• Weight gain
  • Multiple chemical sensitivity
  • High blood sugar
  • Elevated lipids (cholesterol and/or triglycerides)
  • Insomnia
  • Chronic fatigue
  • Fibromyalgia

Total: 6 Tests (E2, Pg, T, D, Cx2)

This assessment is useful in men and women whose primary symptoms are related to sex hormone imbalances (elevated or depressed E2, P or T). The abbreviated adrenal profile that includes DHEA and the AM and PM cortisol levels provides a brief assessment of the level of involvement of adrenal dysfunction. Additionally, this condensed profile (like the Basic Hormone Profile) is often used for re-evaluation 2-3 months after hormone replacement has begun to monitor therapeutic values. The Short Comprehensive Profile should be ordered if the patient is suffering from:

  • Fatigue
  • Sleep disturbances
  • Family history of breast cancer
  • Brain fog

Total: 5 Tests (E2, Pg, T, D, C)

The Basic Hormone Profile provides a basic evaluation of the sex hormones and a brief glimpse at adrenal function with the AM cortisol level. This profile is useful when retesting patients who have begun hormone therapy, but we encourage use of the Comprehensive Profile for initial evaluation. This is the minimal test recommended for symptoms that include:

Men Experiencing:

  • Decreased libido
  • Erectile dysfunction
  • Loss of stamina
  • Decrease in mental sharpness
  • Reduced muscle size
  • Tearful episodes or increased moodiness
  • Metabolic syndrome
  • Prostate enlargement or cancer
  • Hot flashes
  • Irritability

Women Experiencing:

  • Hot flashes
  • Anxiety/Depression
  • Night sweats
  • Breast tenderness
  • Irritability
  • Forgetfulness
  • Irregular menstrual cycles
  • Vaginal dryness
  • Urinary incontinence
  • Uterine fibroids
  • Increased facial / body hair
  • Acne

6 Tests (D, Cx4, sIgA)

SIgA is most often measured in feces or saliva. Measuring sIgA in feces can reveal information about gut immunity, inflammation, recent or current infections, and potential acute or chronic stress generally associated with GALT (gut-associated lymphoid tissue). SIgA measured in the saliva primarily provides insight into the body’s stress response, however there is some evidence that activated B cells can migrate from GALT to salivary glands, which could potentially demonstrate systemic inflammation and possibly link GI pathology via salivary sampling.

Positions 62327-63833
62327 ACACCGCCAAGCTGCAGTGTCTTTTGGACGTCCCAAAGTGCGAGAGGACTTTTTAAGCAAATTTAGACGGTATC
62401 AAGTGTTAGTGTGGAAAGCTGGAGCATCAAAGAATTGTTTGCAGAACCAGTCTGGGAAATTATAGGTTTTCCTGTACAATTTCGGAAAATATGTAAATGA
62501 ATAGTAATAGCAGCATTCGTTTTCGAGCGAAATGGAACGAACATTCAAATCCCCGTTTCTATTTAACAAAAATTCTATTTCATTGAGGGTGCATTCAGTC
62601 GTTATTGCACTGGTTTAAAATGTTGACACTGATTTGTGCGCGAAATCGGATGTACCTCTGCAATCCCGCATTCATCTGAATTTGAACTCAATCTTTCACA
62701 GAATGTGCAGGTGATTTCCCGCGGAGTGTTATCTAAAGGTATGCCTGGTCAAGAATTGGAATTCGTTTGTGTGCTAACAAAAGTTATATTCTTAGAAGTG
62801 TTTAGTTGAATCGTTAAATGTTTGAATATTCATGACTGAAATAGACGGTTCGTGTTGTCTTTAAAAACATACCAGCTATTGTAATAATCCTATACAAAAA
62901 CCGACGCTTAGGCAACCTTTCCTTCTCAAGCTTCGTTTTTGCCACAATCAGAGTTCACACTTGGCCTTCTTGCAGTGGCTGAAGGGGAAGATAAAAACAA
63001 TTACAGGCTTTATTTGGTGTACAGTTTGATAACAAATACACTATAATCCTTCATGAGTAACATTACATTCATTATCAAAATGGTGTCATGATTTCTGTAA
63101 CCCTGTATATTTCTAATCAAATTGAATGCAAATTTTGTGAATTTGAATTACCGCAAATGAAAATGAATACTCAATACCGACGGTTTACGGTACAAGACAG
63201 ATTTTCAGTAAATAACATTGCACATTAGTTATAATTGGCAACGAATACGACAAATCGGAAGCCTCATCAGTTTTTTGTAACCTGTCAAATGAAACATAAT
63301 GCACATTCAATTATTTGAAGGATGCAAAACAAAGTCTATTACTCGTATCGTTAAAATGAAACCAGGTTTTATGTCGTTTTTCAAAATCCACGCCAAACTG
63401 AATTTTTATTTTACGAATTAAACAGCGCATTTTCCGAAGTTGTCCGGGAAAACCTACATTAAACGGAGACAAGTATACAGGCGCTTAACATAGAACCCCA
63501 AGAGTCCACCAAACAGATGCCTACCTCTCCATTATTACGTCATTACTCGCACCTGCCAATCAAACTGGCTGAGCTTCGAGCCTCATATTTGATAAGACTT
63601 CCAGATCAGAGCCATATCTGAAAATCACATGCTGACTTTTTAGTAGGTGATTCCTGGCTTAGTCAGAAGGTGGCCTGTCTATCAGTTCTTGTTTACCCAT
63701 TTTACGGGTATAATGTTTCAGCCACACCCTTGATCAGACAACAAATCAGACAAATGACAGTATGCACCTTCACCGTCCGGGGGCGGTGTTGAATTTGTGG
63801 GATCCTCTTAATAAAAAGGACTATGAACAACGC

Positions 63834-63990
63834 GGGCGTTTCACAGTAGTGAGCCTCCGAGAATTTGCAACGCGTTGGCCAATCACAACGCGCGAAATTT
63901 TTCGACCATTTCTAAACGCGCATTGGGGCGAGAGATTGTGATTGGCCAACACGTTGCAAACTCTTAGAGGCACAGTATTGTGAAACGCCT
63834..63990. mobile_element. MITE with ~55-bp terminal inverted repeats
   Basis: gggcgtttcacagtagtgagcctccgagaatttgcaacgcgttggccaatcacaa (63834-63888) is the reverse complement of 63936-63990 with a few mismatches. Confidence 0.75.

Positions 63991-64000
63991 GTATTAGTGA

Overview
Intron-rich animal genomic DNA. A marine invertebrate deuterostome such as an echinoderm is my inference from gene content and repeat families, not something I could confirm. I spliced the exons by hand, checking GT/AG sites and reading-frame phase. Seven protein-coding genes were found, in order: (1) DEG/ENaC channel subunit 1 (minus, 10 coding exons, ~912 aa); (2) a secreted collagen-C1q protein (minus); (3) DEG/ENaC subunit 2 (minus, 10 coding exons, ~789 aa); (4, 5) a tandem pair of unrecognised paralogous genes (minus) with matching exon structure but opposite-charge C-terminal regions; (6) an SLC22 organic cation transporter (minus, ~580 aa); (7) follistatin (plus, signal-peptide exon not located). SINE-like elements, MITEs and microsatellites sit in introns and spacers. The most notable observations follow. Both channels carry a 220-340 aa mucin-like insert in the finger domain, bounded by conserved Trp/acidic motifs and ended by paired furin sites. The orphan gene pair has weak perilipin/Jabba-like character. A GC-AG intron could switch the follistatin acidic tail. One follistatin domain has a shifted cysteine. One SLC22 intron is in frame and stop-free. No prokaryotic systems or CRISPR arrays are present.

Elevated levels of sIgA are associated with an upregulated, active immune or inflammatory response, and may be reflective of acute psychological and/or physical stressors. Chronic alcoholics, heavy smokers, and those with oropharyngeal carcinoma have also shown elevations in salivary sIgA.

Decreased levels of sIgA are commonly seen in individuals with low immune system functioning, and are a sign of chronic, ongoing psychological and/or physical stress (HPA axis dysfunction) to the body which has depleted sIgA reserves. SIgA declines with age, and can be seen with some chronic gastrointestinal disorders. Persistent low levels can help to explain why people can’t shift an immune problem like allergies, chronic skin conditions or infections. Lower levels have been associated with increased risk for periodontal disease and caries.

Total: 5 Tests (D, Cx4)

This profile provides a comprehensive view of adrenal function and includes 4 cortisol levels timed throughout the day as well as DHEA. Symptoms that would indicate ordering this profile include:

  • Fatigue
  • Nervousness
  • Weakness
  • Sugar cravings
  • Insomnia
  • Dizzy spells
  • Headaches
  • Decreased stamina
  • Irritability
  • Fibromyalgia
  • Anxiety/Depression

Total: 4 Tests (Cx4)

This profile is similar to the Adrenal Function Profile, but would be used in patients who do not require DHEA testing.

Total: 3 Tests (Mx3)

The Melatonin Profile provides a snapshot of the sleep/wake cycle during a one day period. This profile (also can be added on to any saliva profile) is recommended for those experiencing sleep disturbances.

Hormone Profile Comparison
Comprehensive Plus Profile E1, E2, E3, Pg, T, D, Cx4
Women’s Health & Breast Profile E1, E2, E3, Pg, T, D, Cx4
Comprehensive Hormone Profile E2, Pg, T, D, Cx4
Comprehensive Adrenal Function Profile Cx4, D, sIgA
Short Comprehensive Profile E2, Pg, T, D, Cx2
Basic Hormone Profile E2, Pg, T, D, C
Adrenal Function Profile D, Cx4
Diurnal Cortisol Profile Cx4
Melatonin Profile Mx3

*Note: All saliva samples are frozen and kept for 25 days beyond receipt to enable additional testing. If preliminary values indicate the need for a more comprehensive profile, missing hormones can be added.